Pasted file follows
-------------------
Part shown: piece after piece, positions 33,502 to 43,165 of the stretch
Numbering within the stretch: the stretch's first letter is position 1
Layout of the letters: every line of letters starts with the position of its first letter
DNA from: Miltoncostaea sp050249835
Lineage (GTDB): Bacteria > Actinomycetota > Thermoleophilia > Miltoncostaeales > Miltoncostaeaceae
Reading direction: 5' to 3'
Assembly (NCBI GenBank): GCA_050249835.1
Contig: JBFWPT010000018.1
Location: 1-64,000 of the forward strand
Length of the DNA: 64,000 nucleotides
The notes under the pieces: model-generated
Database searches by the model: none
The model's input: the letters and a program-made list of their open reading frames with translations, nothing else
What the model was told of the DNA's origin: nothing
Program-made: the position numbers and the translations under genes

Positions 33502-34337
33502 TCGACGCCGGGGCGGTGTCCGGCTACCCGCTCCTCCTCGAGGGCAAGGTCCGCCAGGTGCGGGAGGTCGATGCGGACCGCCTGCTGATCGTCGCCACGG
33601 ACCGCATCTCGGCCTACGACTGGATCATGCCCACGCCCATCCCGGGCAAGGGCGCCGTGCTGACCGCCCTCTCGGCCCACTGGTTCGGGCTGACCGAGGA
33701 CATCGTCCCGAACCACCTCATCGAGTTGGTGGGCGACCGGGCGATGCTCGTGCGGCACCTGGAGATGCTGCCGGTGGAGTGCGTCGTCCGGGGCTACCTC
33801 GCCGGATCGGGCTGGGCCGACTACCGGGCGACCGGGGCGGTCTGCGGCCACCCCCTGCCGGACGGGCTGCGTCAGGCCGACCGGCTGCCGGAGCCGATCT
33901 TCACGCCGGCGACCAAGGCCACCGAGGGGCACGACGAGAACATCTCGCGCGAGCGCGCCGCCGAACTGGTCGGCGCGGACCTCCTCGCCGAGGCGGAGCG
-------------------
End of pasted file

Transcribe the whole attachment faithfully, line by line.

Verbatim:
Part shown: piece after piece, positions 33,502 to 43,165 of the stretch
Numbering within the stretch: the stretch's first letter is position 1
Layout of the letters: every line of letters starts with the position of its first letter
DNA from: Miltoncostaea sp050249835
Lineage (GTDB): Bacteria > Actinomycetota > Thermoleophilia > Miltoncostaeales > Miltoncostaeaceae
Reading direction: 5' to 3'
Assembly (NCBI GenBank): GCA_050249835.1
Contig: JBFWPT010000018.1
Location: 1-64,000 of the forward strand
Length of the DNA: 64,000 nucleotides
The notes under the pieces: model-generated
Database searches by the model: none
The model's input: the letters and a program-made list of their open reading frames with translations, nothing else
What the model was told of the DNA's origin: nothing
Program-made: the position numbers and the translations under genes

Positions 33502-34337
33502 TCGACGCCGGGGCGGTGTCCGGCTACCCGCTCCTCCTCGAGGGCAAGGTCCGCCAGGTGCGGGAGGTCGATGCGGACCGCCTGCTGATCGTCGCCACGG
33601 ACCGCATCTCGGCCTACGACTGGATCATGCCCACGCCCATCCCGGGCAAGGGCGCCGTGCTGACCGCCCTCTCGGCCCACTGGTTCGGGCTGACCGAGGA
33701 CATCGTCCCGAACCACCTCATCGAGTTGGTGGGCGACCGGGCGATGCTCGTGCGGCACCTGGAGATGCTGCCGGTGGAGTGCGTCGTCCGGGGCTACCTC
33801 GCCGGATCGGGCTGGGCCGACTACCGGGCGACCGGGGCGGTCTGCGGCCACCCCCTGCCGGACGGGCTGCGTCAGGCCGACCGGCTGCCGGAGCCGATCT
33901 TCACGCCGGCGACCAAGGCCACCGAGGGGCACGACGAGAACATCTCGCGCGAGCGCGCCGCCGAACTGGTCGGCGCGGACCTCCTCGCCGAGGCGGAGCG